- The Washington Times - Sunday, June 12, 2022

The House Committee investigating the Jan. 6, 2021, attack on the U.S. Capitol will hear testimony from former Trump campaign manager William Stepien and four other witnesses on Monday in a follow-up to last week’s prime-time TV debut.

The committee confirmed the witness lineup Sunday, which also includes BJay Pak, former U.S. Attorney for the Northern District of Georgia; Al Schmidt, former Philadelphia city commissioner; Chris Stirewalt, former Fox News political editor; and election attorney Benjamin Ginsberg.

Committee aides said Sunday that Monday’s hearing focuses on former President Trump’s decision to claim victory on election night in November 2020 “despite sound advice that he didn’t have the numbers to win,” and his decision to “embrace false claims that the election was tainted by widespread fraud” in the days following the election. 



The panel said it will also aim to show how Mr. Trump used the claims of election fraud to drive fundraising efforts.

“We’re going to hear testimony from government officials who were the ones who looked for that fraud, and about how the effort to uncover these baseless allegations have bore no fruit,” the aides said. “We will show that some of those individuals responsible for the violence on the 6th echoed back those very same lies that the former president peddled in the run up to the insurrection.”

The committee subpoenaed Mr. Stepien in November alleging that he “supervised the conversion of the Trump presidential campaign to an effort focused on the ‘Stop the Steal’ messaging and related fundraising.”


SEE ALSO: Rep. Jamie Raskin: ‘Reasonable’ people understand Trump purposely spread election lie


The panel also alleges that, under Mr. Stepien’s guidance, the Trump campaign “urged state and party officials” to delay the certification of the November 2020 Presidential Election.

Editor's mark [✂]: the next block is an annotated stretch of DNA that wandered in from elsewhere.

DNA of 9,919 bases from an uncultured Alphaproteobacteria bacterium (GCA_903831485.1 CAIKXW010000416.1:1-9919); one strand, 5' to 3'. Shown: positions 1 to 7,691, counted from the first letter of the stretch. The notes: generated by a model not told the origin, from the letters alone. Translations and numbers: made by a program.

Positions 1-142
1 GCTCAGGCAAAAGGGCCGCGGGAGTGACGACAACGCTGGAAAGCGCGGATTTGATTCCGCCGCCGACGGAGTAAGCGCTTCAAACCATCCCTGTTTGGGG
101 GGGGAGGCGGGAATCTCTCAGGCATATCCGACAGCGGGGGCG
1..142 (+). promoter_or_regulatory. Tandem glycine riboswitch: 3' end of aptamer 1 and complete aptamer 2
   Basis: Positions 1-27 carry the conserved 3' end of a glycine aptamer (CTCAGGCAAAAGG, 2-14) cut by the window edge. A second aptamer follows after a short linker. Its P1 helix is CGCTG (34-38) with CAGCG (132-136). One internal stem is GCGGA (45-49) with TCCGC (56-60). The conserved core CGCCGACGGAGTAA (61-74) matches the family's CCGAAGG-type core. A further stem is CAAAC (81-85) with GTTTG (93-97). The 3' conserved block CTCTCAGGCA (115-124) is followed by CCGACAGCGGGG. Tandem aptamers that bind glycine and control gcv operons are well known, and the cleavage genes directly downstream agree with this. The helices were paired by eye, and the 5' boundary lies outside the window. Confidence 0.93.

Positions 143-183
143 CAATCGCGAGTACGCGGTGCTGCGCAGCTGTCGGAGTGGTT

Mr. Trump’s 2020 presidential campaign team came into focus during last week’s prime-time hearing when the panel featured a clip of campaign spokesman Jason Miller’s videotaped deposition in which Mr. Miller appeared to testify that the campaign’s data expert Matt Oczkowski told Mr. Trump on a call that he was going to lose the election.

Mr. Miller tweeted during the hearing that the panel took the clip of the testimony out of context, and said he told the committee in the same deposition that he thought it was “safe to say that [Mr. Trump] disagreed with Matt’s analysis.”

Mr. Pak resigned from his U.S. Attorney post unexpectedly on Jan. 4, 2021, after the release of a call between Mr. Trump and Georgia Secretary of State Brad Raffensperger and other Georgia election officials during which Mr. Trump said “I just want to find 11,780 votes” in his favor in the state.

Mr. Pak reportedly testified in a closed-door Senate Judiciary Committee hearing in August 2021 that Mr. Trump intended to fire him for refusing to back his claims of election fraud in Georgia.

Mr. Ginsberg is a Republican election attorney who served as national counsel to the Bush-Cheney presidential campaign in both 2000 and 2004 and was central to the 2000 Florida recount case.

He has been critical of Mr. Trump’s claims of fraud in the 2020 election.

Mr. Stirewalt was on the team at Fox News that called Arizona for candidate Joseph R. Biden on election night. Mr. Trump pushed back on that decision, saying it was made prematurely.

Mr. Stirewalt left Fox News in January of last year and is now a political editor at NewsNation.

Mr. Schmidt defended Philadelphia’s vote count following the 2020 election amid Mr. Trump’s claims of widespread voter fraud in the city. Mr. Trump accused Mr. Schmidt of ignoring “a mountain of corruption and dishonesty.”

Monday’s hearing is the committee’s second in a series scheduled this month.

The panel aims to convince the public of Mr. Trump’s guilt in provoking the attack on the Capitol.

Republicans, who nearly unanimously oppose the committee, accuse Democrats of staging the hearing to try to recast the election and distract the public from the party’s failure to address issues that matter to voters.

• Joseph Clark can be reached at jclark@washingtontimes.com.

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